al. 2015). The hydrologic history of variable lake levels
has created a taphonomic bias against the preservation
of archaeological sites below 460 m a.s.l. (Wright et
al. 2015). Additionally, depositional processes that bury
archaeological sites are primarily limited to ephemeral
streambeds during the late Holocene and there are many
deflationary or erosional processes that adversely af2

fect sites. This combination of factors means that most


archaeological sites from this period typically occur as
deflated or lagged surface assemblages.
The taphonomic condition of archaeological sites
after 4500 years BP ensures that there is ambiguity associated with the introduction of food production and
the settlement dynamics that followed, which post-date
the final regression of Lake Turkana (Robbins 1984;
Barthelme 1985; Wright et al. 2015). After 5500 years
BP, it has been argued that new populations of people
entered the region, which Ehret (1998: 173) linguistically identifies as Mbuguan or Maa Southern Cushites,
although their association with specific archaeological
traditions is highly speculative (Robertshaw 2013). At
the same time, it is argued that the indigenous population
of the region were Nilo-Saharan speakers who had previously relied on an aquatic-based diet, and incrementally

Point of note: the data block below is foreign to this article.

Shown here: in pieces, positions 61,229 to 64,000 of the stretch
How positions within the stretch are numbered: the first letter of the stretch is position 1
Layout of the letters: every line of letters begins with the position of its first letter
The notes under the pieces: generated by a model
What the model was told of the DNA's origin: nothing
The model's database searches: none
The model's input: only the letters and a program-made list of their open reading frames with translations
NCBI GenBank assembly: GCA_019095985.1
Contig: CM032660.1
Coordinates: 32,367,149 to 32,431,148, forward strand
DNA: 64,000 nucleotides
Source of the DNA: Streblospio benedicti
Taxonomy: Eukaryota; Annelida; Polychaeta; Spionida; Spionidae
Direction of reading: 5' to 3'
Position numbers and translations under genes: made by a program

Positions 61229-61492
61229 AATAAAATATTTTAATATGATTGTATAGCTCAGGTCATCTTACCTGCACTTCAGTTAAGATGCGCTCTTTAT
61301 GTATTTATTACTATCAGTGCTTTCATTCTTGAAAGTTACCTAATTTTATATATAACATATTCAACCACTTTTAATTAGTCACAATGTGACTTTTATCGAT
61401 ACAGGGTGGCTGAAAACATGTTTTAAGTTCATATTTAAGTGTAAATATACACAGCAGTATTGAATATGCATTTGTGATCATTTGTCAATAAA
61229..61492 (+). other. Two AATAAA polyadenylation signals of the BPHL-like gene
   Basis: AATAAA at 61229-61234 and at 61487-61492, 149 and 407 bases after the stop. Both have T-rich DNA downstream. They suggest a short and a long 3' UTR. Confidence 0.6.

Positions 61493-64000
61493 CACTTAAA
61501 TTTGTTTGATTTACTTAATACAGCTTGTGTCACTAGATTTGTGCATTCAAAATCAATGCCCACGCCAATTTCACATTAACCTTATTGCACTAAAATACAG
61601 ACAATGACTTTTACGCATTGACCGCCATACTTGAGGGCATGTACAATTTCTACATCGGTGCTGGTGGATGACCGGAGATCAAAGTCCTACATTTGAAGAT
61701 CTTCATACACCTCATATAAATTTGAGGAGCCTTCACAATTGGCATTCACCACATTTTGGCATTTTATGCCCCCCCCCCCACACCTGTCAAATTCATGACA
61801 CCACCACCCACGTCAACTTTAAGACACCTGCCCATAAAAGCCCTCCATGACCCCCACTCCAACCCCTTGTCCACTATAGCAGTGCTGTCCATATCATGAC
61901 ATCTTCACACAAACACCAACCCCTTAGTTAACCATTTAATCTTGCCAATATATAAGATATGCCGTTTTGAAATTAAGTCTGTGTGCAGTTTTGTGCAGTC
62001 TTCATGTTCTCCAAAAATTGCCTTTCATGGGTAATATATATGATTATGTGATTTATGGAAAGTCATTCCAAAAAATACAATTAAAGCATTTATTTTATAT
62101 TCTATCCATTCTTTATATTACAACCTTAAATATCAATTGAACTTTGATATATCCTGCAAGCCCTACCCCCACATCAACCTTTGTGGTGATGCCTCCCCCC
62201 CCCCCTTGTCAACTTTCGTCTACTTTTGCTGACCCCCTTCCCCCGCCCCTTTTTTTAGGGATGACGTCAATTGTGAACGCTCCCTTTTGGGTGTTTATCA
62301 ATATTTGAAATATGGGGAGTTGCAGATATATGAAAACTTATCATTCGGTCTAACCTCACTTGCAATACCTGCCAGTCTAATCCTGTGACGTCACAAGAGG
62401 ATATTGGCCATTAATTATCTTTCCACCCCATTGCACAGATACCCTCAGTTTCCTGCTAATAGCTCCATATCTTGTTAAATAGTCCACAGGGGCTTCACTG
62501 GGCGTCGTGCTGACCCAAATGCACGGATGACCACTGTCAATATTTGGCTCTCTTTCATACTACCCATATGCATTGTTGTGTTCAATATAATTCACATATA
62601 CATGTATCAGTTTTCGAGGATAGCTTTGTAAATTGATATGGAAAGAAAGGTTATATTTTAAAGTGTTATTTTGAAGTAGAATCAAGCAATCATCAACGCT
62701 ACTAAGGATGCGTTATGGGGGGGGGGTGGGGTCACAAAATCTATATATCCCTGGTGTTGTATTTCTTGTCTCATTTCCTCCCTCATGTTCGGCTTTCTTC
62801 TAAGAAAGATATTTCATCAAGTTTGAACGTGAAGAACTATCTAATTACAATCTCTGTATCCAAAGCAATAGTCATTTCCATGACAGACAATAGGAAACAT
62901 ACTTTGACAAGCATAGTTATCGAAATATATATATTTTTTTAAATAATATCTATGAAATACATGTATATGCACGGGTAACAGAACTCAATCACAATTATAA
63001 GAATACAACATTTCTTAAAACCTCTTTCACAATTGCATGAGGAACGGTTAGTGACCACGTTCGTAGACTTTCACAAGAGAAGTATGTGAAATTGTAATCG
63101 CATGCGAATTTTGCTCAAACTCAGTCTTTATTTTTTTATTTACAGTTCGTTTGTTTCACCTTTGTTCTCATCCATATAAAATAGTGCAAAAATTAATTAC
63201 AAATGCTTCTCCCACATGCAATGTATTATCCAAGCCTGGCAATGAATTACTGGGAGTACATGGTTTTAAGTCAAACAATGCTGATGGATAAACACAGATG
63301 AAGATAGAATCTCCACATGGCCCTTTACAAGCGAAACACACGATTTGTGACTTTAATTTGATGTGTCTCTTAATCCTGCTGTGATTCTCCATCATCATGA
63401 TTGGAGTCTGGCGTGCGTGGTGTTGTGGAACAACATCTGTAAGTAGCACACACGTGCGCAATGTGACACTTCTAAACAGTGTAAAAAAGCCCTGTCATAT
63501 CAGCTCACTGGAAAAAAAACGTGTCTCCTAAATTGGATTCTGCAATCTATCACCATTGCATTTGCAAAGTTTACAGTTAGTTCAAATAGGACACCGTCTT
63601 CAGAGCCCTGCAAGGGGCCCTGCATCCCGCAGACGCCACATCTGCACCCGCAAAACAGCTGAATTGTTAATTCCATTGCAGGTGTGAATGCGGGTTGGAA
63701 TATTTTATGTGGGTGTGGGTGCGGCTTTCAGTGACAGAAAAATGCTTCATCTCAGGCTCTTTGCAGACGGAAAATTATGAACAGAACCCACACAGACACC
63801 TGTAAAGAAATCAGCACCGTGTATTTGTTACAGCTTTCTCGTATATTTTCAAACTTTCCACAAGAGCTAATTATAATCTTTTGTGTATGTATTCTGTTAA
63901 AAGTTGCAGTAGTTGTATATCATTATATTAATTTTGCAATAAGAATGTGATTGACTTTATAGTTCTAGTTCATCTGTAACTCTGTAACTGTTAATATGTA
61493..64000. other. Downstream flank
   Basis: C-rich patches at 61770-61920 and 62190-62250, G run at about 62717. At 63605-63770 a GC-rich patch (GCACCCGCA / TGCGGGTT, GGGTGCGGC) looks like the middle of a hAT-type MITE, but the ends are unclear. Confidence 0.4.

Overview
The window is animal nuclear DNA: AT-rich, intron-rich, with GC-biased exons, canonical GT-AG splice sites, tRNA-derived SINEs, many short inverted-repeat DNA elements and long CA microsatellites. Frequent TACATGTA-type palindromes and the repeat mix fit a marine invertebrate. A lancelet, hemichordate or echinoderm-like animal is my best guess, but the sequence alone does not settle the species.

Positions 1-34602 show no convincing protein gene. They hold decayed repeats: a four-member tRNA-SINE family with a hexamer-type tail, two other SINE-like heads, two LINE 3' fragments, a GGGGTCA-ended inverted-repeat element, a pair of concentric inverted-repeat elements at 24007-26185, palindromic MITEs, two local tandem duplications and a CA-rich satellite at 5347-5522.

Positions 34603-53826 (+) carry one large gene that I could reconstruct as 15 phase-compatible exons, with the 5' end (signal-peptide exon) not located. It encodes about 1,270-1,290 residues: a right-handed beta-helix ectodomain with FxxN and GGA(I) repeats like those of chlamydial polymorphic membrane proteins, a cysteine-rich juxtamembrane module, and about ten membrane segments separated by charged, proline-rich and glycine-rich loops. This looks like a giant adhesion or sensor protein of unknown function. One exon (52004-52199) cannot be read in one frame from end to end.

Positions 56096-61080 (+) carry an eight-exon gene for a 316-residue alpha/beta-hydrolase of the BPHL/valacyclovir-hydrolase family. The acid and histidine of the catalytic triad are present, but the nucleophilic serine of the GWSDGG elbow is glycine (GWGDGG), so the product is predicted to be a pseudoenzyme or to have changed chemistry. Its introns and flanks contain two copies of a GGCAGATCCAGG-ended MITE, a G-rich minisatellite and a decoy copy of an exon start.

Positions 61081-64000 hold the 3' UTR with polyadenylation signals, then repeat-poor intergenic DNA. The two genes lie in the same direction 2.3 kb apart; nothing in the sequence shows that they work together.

adjusted their subsistence strategies to accommodate the
increasingly arid climates they were facing during the
middle Holocene (Stewart 1989; Ehret 2013).
The introduction of domesticated animals during
the Pastoral Neolithic (PN) correlates to a period of pillar construction (Hildebrand & Grillo 2012; Grillo
& Hildebrand 2013), but fish and wild fauna remained
important elements of subsistence (Wright et al. 2015).
Obsidian sourcing of lithics yields results suggesting
that boats facilitated contact between different ends of
the lake (Ndiema et al. 2011). Ceramics and mortuary
features can provide additional bases for reconstructing
the diffusion of cultural traditions. However, descriptive datasets are needed for future construction of
typologies, which may, in turn, provide evidence for
the presence of biocultural boundaries and/or culture
change. Herein, we present data on cairns and surface
assemblages of artifacts from Lake Turkana in order to
describe and contextualize mosaics of human settlement
during the middle to late Holocene.
Research methods
In December 1980 Robert Sopers recording of archaeological sites on the west side of Lake Turkana
was part of the activities of a team from the Institute
of African Studies of the University of Nairobi. The
other members of the team were collecting material for the Socio-Cultural Profile of Turkana District,